Force Touching Productivity Apps & Day-to-Day

Macbook Force Touch

We have already seen limited use cases of the Force Touch in the new Macbook. You can fast forward or rewind at varying speeds depending on the pressure applied to the trackpad. Press harder and you zoom further into a map. The applications are fairly limited for now and mostly mimic a right-click on the trackpad or mouse. Let’s take a second and see what the future could be like for productivity apps on the iPhone 6S and future generations.

The first use cases of Force Touch will probable cater to Apple’s creative community. The additional pressure sensitivity of Force Touch will allow for better control when painting, drawing, editing on an iPhone. Brush stroke sizes can be controlled by pressing a stylus softer or harder on the device. The Taptic Engine will provide better feedback when a line is straight or two lines parallel to each other. You will get better feedback from the software when designing on the next iPhone 6S or the next generation of iPads. There might be hope still for handwriting and note-taking applications.

Zooming also holds many possibilities. Currently, there is pinch to zoom. There is the double-tap and slide your finger in and out for one-handed use. The Force Touch on the iPhone 6S could allow for a much easier, one-handed zoom. Instead of pinch and zoom on the camera you can press the screen harder to zoom in further or faster. To zoom in on a web page or a picture in the gallery you could press varying amounts. If implemented correctly, which is Apple’s speciality, it could be the easiest way to zoom on any device.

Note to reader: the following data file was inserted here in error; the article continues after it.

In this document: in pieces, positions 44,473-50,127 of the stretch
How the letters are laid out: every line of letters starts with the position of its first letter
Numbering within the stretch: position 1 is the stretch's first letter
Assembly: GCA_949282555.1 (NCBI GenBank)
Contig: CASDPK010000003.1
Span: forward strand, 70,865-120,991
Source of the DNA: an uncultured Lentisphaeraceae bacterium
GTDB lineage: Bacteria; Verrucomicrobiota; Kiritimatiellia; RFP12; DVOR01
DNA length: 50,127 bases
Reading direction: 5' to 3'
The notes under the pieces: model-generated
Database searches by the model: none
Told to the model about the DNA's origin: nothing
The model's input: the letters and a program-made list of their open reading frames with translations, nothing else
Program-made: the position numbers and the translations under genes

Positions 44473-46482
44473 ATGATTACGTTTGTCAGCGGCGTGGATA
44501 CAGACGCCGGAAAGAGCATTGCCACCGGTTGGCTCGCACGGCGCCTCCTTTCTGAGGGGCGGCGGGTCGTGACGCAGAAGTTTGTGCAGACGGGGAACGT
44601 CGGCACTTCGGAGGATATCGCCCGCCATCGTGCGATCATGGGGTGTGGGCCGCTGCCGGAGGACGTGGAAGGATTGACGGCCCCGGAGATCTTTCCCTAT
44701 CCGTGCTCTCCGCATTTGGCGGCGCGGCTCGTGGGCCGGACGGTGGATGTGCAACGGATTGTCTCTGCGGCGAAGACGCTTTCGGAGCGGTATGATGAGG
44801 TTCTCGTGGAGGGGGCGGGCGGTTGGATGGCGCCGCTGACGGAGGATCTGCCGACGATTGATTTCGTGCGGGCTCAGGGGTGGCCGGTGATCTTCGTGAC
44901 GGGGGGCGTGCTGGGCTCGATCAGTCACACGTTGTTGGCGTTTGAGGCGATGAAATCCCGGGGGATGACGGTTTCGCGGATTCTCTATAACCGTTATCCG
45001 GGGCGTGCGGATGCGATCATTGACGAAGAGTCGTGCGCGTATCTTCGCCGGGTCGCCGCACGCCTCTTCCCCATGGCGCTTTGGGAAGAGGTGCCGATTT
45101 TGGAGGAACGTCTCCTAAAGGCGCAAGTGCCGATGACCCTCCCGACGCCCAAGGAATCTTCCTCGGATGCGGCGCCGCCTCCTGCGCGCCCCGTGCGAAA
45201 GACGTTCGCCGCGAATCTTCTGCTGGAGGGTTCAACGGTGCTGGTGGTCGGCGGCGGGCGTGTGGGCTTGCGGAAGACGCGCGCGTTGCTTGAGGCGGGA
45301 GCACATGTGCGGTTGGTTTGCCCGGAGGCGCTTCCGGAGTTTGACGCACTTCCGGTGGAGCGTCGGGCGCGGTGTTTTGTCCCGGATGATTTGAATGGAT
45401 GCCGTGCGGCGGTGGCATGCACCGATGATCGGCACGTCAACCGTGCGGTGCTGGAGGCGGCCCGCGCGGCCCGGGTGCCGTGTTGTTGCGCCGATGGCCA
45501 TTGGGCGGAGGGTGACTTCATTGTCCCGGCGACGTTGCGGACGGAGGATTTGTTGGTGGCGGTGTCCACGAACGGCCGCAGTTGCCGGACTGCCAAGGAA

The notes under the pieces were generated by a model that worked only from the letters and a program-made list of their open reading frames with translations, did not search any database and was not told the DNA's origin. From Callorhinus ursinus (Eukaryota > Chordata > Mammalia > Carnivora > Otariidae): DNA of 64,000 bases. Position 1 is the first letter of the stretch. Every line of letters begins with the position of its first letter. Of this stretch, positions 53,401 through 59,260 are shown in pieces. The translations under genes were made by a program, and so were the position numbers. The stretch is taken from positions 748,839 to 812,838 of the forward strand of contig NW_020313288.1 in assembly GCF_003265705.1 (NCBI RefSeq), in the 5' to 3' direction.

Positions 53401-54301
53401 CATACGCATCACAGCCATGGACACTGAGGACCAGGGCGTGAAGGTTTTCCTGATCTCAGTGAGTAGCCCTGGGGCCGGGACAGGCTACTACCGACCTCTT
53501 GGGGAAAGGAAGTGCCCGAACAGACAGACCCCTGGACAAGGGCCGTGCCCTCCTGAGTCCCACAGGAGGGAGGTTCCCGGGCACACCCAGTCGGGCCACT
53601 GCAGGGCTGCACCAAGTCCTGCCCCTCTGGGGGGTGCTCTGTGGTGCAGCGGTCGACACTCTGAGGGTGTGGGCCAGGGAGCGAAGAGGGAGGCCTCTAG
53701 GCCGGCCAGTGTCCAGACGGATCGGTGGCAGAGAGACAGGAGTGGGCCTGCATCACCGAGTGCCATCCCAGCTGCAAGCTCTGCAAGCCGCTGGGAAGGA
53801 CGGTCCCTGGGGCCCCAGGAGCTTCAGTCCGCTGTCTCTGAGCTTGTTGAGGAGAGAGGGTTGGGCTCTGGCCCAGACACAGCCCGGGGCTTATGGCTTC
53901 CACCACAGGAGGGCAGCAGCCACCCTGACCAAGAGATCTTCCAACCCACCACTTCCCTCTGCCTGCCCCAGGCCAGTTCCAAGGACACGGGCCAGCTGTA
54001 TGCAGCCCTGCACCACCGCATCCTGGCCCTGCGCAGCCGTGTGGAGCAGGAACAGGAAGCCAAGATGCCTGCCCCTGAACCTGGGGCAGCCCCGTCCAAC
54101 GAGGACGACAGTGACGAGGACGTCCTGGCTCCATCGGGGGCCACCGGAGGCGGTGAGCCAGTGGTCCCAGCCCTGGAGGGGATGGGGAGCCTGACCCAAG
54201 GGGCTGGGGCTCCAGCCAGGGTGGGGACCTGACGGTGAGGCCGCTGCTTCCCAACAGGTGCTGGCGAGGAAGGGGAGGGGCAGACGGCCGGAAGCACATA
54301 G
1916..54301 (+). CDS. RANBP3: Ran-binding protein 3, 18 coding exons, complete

Finally, Force Touch also opens up the possibility to get better notifications via the Taptic Engine. Currently a vibrations can give you some idea of a notification. Like the Apple Watch, Force Touch could give you an idea of who is messaging, calling, or emailing you. Three taps is your mom, a tap/pause/tap-tap is your friend Tom etc. Vibration can somewhat handle this now but there is major room for the Force Touch to improve upon it. Last, by far from least, we will have something that feels more natural than the slightly annoying vibration of the phone.

Summing it Up

Take what is said here with a grain of salt. Many of the things will likely not be released on Day 1 of the iPhone 6S. Some may never be released. Force Touch could be a great feature. It could also be a fancier vibration and that’s it. Much of the innovation and useful of the Force Touch will be dependent on Apple letting developers have access to use Force Touch and the Taptic Engine. Unfortunately letting developers have free reign on the iPhone 6S’ hardware is questionable at best.

Can you see other uses for Force Touch that weren’t mentioned?

 

Website: Apple.com
Twitter: Tim Cook

About the author

Kael Kanczuzewski

I am the IT counselor for family & friends. I am platform agnostic with a range of devices spanning Apple, PC’s and Android.

I am a tinkerer of gadgets, enjoyer of the outdoors, cooker of meals, and brewer of drinks.